Using Discharge to Heal from a Concussion

At a recent Regional1 workshop, during playtime, one of my closest male Co-Counselors and I decided to go for a jog. We are both experienced runners. When we are at a workshop together, we usually go out for a run during playtime; it is a nice way to get our attention out. He is visually impaired, so we hold a towel between us to guide him. He was running on my left side, when suddenly I tripped over his right foot. This was directly after my proposal that he move to the right side of the track, which he did, and somehow I did not go right so his foot got in my way. Before I knew it, there I went—landing straight on my forehead.Time was too short to catch myself during the fall. My forehead was the first part of my body to hit the ground. It was extremely painful. As I lay on the ground, my only thought was to get back on my feet as soon as possible and carry on.2 Blood was running down my face, but I got myself in a sitting position. My running mate stopped, turned around, and asked me how I was. I said I was in pain but okay. To clean up the blood on my face, I used our running towel. I was surprised to see it get red so quickly. We were walking back along the road, when a car stopped spontaneously. The driver saw that I needed assistance. I looked pretty3 messy. When we got back to the workshop, I saw my face for the first time, reflected in a window. I was shocked. Then some Co-Counselors started to clean my wounds and wash my face. They stayed close and encouraged me to discharge. Some Co-Counselors drove me to the local doctor. He was very relaxed and put stitches in my forehead and bandages on the worst parts on my face. I was shaking, and the counselors encouraged me to continue. The doctor did not seem to mind and kept talking to me. After I got back to the workshop, I got two Co-Counselors to be with me in my room. A schedule was made so that I could have non-stop sessions, each with two or three counselors paying attention to me for half an hour. This brought eight hours of non-stop discharge. The first feeling that came up was loads of fear. I was shaking all the time. The fear was about the actual fall, how sudden it was, and the pain and discomfort in my body. I was also afraid that the damage on my face might never heal. I was encouraged to recount the incident over and over again. This helped me get my memory back of what happened. I could also discharge old pain of earlier physical damage and old fears of getting hurt.After my first round of sessions, I noticed that I was thinking better because I decided that my counselors also needed to discharge—about being close to someone whose face was a big, bloody mess. The decision to be a counselor helped me get my attention in the present, and I found myself discharging heavy fear and terror.Tim4 encouraged my counselors and me to get me to laugh a lot. Laughing was painful, because of the wounds, stitches, and dried blood on my face, but it helped to get my mind to places where it needed to go. We had lots of fun. Then some Co-Counselors with experience in counseling on physical hurts started threatening to touch the fresh wounds and press on the bandages, which was effective.I asked a close Co-Counselor to stay with me during the night. He said I could wake him up in the night if I needed to, which I did several times. I had one of the best sessions then, with him being so close all the time.The next morning, starting from before breakfast, I had more three-way sessions. I continued to discharge feelings of fear and terror, especially after taking a shower and seeing my damaged face in the mirror. I did not want to come to class, because I was scared and embarrassed. Tim encouraged me to come anyway, which I hated, and later he did a demonstration with me. It felt like a great opportunity to show my face in public and feel the fear and embarrassment. I literally discharged blood, sweat, and tears. I think it was a good demonstration of RC theory about healing from physical hurts. During the next few months, I had lots of sessions—by phone, on Skype,5 and in person. I had enough free time since I was off work due to my injury. My local doctor suggested that I might have a concussion. Some of my regular Co-Counselors were hesitant to touch my wounds, so I encouraged them to do so. It helped me to feel the pain and discharge fear and terror. People have usually never expressed all the pain, fear, and other feelings connected to physical hurt, so it can be restimulating for them to watch someone else do it. The encouragement worked well. I did not go to work for three months. Now, eight months later, I am back at work almost 100 percent of the time, but I keep a close watch on not underestimating the need for rest and discharge to completely heal from the concussion. On the one hand, I had to deal with the subtle (and sometimes not-so-subtle) pressure to get back to working full-time. It was hard for some colleagues to understand that healing from a concussion takes a long time. A concussion doesn’t show much on the outside.On the other hand, a close friend who had a similar concussion kept encouraging me to take enough time for my full recovery. He went to work too soon, and now, five years later, he still suffers from the effects of his concussion. At work I have a colleague who got a concussion at about the same time as I did. He is struggling to stay on his feet and realises that he started working too soon. He does not discharge. He likes talking with me about our incidents and how we are dealing with them so differently.I have decided to go for6 full recovery and put myself, not my work, in the centre. Lots of discharge on physical hurts makes my life go better. I am running again, and I cycle every day. I am less scared of being visible and am more able to enjoy my leadership. I have more attention for my own physical pain and offer attention to others when they get hurt. It works when counselors ask me to tell the whole story again in full detail, and when they threaten to touch the spots that hurt.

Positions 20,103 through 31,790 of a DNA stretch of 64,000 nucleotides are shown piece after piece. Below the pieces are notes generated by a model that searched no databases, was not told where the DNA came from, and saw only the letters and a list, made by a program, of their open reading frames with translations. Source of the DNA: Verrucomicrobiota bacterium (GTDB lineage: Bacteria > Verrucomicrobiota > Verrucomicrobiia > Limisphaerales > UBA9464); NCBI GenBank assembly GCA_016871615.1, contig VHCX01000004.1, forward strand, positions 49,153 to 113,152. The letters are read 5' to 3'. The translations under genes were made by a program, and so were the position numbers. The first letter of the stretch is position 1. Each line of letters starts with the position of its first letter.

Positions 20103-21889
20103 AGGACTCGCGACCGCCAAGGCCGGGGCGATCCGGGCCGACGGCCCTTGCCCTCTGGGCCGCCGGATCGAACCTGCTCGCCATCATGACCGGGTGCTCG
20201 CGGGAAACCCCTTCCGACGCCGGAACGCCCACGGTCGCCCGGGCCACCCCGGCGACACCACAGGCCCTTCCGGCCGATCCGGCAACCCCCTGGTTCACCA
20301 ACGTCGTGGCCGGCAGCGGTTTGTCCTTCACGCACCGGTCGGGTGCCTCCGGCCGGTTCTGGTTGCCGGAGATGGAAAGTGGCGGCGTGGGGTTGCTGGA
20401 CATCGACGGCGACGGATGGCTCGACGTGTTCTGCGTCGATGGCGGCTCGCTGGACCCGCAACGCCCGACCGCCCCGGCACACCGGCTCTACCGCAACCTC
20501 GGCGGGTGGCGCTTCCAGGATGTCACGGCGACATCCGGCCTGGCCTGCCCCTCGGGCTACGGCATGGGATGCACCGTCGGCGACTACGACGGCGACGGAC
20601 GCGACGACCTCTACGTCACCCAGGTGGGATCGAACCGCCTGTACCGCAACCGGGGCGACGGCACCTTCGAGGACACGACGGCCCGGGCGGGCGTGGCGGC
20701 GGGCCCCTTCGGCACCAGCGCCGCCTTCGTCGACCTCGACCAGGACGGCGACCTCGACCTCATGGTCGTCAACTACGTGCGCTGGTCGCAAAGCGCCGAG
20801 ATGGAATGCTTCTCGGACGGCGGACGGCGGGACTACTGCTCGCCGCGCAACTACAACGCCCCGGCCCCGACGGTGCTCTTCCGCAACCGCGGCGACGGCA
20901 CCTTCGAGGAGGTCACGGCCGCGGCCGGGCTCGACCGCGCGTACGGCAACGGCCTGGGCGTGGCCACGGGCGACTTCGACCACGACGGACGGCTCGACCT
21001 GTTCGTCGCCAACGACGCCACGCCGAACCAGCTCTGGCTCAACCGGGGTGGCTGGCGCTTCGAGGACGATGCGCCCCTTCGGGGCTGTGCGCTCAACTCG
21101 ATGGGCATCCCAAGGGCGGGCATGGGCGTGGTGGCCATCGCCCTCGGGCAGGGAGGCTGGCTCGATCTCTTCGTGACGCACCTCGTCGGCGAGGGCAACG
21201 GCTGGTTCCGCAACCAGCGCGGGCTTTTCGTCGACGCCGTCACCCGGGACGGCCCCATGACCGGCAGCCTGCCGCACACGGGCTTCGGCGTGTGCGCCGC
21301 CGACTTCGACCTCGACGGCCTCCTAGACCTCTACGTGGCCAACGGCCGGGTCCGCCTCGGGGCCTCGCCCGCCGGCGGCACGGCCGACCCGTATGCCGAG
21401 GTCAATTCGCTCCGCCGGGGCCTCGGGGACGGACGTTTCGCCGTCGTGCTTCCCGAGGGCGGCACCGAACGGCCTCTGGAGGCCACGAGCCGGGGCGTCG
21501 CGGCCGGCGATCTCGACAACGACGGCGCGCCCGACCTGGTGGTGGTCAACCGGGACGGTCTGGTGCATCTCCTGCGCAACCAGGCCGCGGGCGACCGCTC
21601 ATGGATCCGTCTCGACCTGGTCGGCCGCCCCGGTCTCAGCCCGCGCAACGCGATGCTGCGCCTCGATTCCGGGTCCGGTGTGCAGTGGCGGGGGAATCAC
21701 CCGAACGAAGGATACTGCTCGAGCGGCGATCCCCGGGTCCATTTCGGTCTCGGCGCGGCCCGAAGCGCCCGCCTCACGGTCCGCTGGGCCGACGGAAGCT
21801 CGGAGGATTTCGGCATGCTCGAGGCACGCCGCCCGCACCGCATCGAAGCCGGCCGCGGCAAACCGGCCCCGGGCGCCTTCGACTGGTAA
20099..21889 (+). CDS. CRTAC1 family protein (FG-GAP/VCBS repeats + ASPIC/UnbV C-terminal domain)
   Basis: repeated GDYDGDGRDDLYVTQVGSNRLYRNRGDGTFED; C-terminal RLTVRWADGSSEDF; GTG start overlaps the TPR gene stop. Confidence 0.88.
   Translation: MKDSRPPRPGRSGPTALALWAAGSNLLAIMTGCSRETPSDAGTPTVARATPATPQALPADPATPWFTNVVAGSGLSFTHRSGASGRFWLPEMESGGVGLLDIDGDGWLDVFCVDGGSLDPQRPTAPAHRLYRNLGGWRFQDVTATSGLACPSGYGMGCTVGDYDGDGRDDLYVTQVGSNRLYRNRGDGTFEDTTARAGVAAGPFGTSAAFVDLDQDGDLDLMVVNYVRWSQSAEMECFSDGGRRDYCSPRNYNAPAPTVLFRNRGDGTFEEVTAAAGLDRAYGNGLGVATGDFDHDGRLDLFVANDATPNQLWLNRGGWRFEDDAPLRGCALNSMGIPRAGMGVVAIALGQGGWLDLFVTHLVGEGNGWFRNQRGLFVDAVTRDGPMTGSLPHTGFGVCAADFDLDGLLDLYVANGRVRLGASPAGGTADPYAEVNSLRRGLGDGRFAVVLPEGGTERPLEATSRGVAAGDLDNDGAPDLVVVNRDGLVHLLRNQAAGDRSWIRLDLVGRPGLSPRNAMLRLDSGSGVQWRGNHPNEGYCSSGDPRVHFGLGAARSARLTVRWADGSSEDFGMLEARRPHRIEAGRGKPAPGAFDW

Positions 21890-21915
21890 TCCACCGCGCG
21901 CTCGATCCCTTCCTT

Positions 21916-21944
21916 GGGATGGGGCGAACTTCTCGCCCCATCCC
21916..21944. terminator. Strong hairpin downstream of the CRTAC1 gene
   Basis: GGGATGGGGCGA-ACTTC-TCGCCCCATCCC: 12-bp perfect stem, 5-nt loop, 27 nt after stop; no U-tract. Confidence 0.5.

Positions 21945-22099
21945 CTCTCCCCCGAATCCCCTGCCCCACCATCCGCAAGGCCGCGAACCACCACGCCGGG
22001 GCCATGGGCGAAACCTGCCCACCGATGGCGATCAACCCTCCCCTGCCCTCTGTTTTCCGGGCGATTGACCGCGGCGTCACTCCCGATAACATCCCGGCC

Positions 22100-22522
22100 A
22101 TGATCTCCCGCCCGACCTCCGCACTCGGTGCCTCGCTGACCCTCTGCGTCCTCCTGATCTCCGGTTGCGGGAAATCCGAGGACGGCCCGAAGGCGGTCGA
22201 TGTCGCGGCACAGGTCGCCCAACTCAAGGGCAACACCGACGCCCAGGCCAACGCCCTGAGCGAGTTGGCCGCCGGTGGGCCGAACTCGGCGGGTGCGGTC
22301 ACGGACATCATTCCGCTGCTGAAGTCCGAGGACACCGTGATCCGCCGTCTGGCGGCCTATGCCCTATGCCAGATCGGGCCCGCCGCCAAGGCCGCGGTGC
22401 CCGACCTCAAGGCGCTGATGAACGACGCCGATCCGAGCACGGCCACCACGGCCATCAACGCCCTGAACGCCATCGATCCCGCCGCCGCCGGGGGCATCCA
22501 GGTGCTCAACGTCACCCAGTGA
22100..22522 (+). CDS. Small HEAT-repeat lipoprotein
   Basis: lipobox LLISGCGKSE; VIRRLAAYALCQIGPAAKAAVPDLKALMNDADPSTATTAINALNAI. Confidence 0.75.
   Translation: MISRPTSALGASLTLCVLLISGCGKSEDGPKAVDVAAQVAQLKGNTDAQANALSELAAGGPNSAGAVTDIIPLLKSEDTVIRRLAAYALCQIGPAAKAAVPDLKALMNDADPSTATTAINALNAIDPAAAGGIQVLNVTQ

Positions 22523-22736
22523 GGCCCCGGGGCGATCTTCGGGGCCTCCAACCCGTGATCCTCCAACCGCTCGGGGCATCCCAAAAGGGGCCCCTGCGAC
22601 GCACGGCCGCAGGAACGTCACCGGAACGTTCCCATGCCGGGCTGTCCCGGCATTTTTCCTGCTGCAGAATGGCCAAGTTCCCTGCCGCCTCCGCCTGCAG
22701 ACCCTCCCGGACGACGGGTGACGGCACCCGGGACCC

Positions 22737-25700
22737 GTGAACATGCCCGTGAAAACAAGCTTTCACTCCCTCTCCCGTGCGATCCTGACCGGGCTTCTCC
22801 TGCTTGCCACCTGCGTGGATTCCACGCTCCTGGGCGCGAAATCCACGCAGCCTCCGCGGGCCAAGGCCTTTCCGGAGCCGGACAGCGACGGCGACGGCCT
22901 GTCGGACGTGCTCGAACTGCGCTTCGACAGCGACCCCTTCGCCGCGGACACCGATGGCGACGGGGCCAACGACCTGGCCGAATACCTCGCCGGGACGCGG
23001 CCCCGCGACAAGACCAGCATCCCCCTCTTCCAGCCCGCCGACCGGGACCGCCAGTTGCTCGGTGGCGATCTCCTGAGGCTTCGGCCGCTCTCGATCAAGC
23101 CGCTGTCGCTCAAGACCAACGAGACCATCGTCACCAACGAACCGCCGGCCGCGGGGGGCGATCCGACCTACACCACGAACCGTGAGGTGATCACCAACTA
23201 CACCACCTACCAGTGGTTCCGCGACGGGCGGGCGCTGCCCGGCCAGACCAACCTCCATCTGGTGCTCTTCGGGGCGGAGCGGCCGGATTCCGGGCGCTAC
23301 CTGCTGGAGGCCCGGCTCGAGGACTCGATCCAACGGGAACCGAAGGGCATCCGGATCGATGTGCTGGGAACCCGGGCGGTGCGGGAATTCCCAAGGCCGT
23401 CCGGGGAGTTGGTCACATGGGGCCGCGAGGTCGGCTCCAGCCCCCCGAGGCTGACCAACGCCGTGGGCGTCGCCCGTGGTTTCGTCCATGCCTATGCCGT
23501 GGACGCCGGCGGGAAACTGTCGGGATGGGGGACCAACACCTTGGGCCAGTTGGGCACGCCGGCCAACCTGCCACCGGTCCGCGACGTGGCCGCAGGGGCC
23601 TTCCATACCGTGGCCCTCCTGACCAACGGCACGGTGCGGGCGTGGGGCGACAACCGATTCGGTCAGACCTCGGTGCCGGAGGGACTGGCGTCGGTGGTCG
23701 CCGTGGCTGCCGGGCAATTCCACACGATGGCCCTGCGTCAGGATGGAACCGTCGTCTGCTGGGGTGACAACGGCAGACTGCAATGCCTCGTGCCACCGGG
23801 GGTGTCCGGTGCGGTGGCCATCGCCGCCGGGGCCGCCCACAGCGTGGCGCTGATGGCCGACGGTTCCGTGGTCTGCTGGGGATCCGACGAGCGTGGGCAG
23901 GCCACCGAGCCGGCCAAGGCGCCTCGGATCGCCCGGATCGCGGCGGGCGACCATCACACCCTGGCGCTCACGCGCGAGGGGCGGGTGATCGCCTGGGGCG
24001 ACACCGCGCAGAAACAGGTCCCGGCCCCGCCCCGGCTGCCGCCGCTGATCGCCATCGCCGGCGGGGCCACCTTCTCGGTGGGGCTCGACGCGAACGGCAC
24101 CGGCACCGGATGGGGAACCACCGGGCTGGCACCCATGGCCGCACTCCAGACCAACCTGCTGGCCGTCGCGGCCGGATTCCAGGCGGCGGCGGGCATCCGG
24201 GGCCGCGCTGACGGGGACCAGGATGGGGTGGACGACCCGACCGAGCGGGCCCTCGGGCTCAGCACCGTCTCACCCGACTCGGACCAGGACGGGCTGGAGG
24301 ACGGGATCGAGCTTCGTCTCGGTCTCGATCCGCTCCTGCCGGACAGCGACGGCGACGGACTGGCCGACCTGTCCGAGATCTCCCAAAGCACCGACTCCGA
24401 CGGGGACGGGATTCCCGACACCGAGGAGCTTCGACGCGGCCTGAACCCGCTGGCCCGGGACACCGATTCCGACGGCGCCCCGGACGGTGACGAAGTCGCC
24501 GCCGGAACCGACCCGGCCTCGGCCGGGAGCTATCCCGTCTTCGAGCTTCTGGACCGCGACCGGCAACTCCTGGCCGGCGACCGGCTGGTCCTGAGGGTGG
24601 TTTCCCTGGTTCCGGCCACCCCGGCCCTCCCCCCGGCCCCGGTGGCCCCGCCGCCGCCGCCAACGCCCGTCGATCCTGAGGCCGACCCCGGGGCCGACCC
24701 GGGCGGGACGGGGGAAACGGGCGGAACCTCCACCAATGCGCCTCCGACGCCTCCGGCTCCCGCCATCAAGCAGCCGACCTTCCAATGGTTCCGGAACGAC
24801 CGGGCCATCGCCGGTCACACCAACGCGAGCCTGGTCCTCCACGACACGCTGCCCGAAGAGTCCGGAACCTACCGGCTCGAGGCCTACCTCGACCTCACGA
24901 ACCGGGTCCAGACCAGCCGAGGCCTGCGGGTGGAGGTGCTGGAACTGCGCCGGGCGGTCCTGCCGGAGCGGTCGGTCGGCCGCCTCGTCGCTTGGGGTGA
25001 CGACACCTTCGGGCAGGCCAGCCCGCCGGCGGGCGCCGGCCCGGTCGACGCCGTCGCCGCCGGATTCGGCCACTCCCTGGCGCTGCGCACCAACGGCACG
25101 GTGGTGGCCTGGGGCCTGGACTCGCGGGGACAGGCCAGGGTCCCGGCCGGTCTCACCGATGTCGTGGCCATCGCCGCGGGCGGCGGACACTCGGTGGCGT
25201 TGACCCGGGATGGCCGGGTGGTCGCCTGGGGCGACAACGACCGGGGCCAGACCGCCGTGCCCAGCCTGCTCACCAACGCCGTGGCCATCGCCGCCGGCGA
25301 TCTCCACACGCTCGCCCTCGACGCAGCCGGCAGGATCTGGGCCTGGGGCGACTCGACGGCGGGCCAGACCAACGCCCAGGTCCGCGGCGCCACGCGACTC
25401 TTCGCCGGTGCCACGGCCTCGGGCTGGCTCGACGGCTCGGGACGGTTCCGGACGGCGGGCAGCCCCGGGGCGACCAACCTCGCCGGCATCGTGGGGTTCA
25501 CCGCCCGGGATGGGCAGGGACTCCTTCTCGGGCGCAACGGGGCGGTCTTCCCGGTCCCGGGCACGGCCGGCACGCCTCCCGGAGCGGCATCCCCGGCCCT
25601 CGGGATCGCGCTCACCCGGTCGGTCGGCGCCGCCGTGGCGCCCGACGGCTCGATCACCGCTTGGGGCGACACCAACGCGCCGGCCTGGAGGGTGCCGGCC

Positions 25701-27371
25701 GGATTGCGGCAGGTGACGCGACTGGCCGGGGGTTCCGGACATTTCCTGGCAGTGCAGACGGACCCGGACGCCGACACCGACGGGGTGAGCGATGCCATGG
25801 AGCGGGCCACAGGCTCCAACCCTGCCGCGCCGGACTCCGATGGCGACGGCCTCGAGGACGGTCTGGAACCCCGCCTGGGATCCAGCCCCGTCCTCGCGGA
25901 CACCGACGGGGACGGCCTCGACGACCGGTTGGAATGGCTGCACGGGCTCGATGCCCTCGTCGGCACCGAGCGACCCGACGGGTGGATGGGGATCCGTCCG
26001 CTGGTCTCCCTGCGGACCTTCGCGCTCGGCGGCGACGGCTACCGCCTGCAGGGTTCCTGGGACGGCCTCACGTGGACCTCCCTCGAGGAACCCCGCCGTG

Goof Buijs

the Netherlands

(Present Time 171, April 2013)


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Last modified: 2017-05-31 15:31:41-07